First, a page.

Canadians in the Making: A Social History of Canada

By Arthur R. M. Lower | Go to book overview

4: A community formed

NOT LONG AFTER THE YOUNG KING LOUIS XIV came of age, New France was given the institutions of a province of France ( 1663)--governor, intendant and Sovereign Council, with deputy governors and intendants at Montreal and Trois Rivières. The current legal code of the metropolitan capital, the Custom of Paris, hitherto informally used, now became the official code, and as such began its evolution into 'the law of Canada.'

The new turn brought not only institutions but a new vigour embodied in new and able men, conspicuously the Intendant Jean Talon. Talon may have been only a subordinate of the great administrator Colbert, but the energy with which he went at getting the settlements on their feet was his own. His measures are well known--the valiant attempts to set up industries such as shipbuilding and brewing, the new villages he founded back inland from Quebec, his gallant efforts to find wives for men who otherwise would have had indefinitely to face the rigours of celibacy. Under this tide of initiative, the old bad days of 'free enterprise' were left behind and the settlements, thanks to public initiative, began to fuse into something like a community. The worst of the pioneering stage was over and men could now think of themselves not merely as Frenchmen overseas, but as colonials; that is, as people who, remaining just as French as ever, were probably in the new world to stay. During the generation after the establishment of the royal province of New France, all the big things that mark a people's life got some kind of permanent form given to them: government, law, landholding, the kind and amount of education deemed necessary, the relations between Church and State-- all such big matters took on the shape they were to maintain until the English Conquest.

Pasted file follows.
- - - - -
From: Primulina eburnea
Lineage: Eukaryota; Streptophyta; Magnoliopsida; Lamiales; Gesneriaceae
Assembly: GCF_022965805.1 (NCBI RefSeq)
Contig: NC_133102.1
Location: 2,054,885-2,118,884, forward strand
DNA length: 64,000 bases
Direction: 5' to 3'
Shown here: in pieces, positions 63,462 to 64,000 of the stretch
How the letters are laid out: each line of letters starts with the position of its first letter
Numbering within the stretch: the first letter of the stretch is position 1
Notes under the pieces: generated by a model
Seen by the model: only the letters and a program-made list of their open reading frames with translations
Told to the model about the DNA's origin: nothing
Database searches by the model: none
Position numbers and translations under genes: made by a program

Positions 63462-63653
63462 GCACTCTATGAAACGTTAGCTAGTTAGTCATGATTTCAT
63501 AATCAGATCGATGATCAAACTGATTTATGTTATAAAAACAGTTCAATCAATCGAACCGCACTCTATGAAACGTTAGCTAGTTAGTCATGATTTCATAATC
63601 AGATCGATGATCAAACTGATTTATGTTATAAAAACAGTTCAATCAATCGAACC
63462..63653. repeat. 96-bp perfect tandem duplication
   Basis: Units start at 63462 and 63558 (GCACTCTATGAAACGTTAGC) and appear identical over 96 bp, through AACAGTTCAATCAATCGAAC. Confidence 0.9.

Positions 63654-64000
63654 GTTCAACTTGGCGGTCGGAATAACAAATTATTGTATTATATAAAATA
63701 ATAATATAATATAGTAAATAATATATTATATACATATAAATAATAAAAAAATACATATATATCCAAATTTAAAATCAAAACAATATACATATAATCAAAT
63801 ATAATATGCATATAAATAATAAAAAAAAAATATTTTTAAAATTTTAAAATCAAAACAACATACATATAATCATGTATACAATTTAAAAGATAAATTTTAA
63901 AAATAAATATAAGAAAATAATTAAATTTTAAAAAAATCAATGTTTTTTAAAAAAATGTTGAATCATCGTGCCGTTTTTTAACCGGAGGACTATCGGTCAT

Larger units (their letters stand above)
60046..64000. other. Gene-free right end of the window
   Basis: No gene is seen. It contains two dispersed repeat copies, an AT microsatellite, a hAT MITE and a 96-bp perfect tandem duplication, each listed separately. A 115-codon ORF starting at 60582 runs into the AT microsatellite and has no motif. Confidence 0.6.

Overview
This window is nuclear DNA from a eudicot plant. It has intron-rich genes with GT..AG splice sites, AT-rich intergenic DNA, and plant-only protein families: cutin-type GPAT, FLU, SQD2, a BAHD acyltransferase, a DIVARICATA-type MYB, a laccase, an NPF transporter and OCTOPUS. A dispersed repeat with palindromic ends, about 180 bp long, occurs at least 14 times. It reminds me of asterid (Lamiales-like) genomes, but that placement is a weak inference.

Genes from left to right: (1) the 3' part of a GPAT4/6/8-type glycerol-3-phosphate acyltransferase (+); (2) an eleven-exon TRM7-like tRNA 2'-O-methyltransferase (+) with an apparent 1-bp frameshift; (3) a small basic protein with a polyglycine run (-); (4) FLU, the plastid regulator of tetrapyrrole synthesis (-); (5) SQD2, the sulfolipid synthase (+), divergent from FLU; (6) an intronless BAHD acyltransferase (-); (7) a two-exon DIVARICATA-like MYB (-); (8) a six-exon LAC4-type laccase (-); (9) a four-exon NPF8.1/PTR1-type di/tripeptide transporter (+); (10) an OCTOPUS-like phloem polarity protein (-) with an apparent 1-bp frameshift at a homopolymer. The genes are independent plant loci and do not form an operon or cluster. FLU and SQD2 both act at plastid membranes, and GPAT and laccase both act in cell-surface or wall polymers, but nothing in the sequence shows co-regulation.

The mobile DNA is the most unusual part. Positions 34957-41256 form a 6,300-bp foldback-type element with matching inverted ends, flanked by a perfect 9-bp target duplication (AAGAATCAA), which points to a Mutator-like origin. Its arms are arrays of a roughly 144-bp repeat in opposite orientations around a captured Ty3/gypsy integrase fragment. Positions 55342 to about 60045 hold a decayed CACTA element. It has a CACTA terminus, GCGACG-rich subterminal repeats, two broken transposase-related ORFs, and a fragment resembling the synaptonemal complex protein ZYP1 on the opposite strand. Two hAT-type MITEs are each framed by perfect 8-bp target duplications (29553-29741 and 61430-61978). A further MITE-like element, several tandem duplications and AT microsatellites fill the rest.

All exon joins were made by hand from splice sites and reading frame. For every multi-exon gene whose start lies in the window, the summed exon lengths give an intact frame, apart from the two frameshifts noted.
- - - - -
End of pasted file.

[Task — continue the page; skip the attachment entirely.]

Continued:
What is to be said of the big things can also be said of the little, for in little things as in big, every new group of people strives for a norm of behaviour. When this is achieved, a way

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Canadians in the Making: A Social History of Canada
Table of contents

Table of contents

  • Title Page ii
  • Contents vii
  • Preface xv
  • Part I: New France xxv
  • 1: France Comes to America 1
  • 2: the First Impact Of the Wilderness 10
  • 3: the Foundation Stones Of New France 18
  • 4: A Community Formed 27
  • 5: the Community Established 40
  • 6: New France And Roman Catholicism 56
  • 7: New France Reaches The Provincial Stage 71
  • 8: the Lilies Come Down! 81
  • Part II- British North America 93
  • 9: Aftermath of Conquest 95
  • 10: the First Attempt At Living Together 116
  • 11: the Private Quarrel Of the English 135
  • 12: the First Wave Of English Settlement 143
  • 113: the War of 1812, Constructive Conflict 173
  • 14: the Great Days of Settlement, 1820-1850 187
  • Notes to Chapter 15. 212
  • 16: Mid-Century 240
  • 17: the Height of Prosperity 259
  • 18: the Period of Confederation 273
  • Part Iii: Canada 287
  • 19: A Nation Begun 289
  • 20: the New Nation 299
  • 21: A Sturdy Yeomanry 327
  • 22: the Birth of Modern Canada 345
  • 23: the Transcontinental Country 358
  • 24: New Canadians 371
  • 25: the Immigrant Stocks In Canada 384
  • 27: Yesterday and To-Day 408
  • 28: New Gods for Old 423
  • Index *
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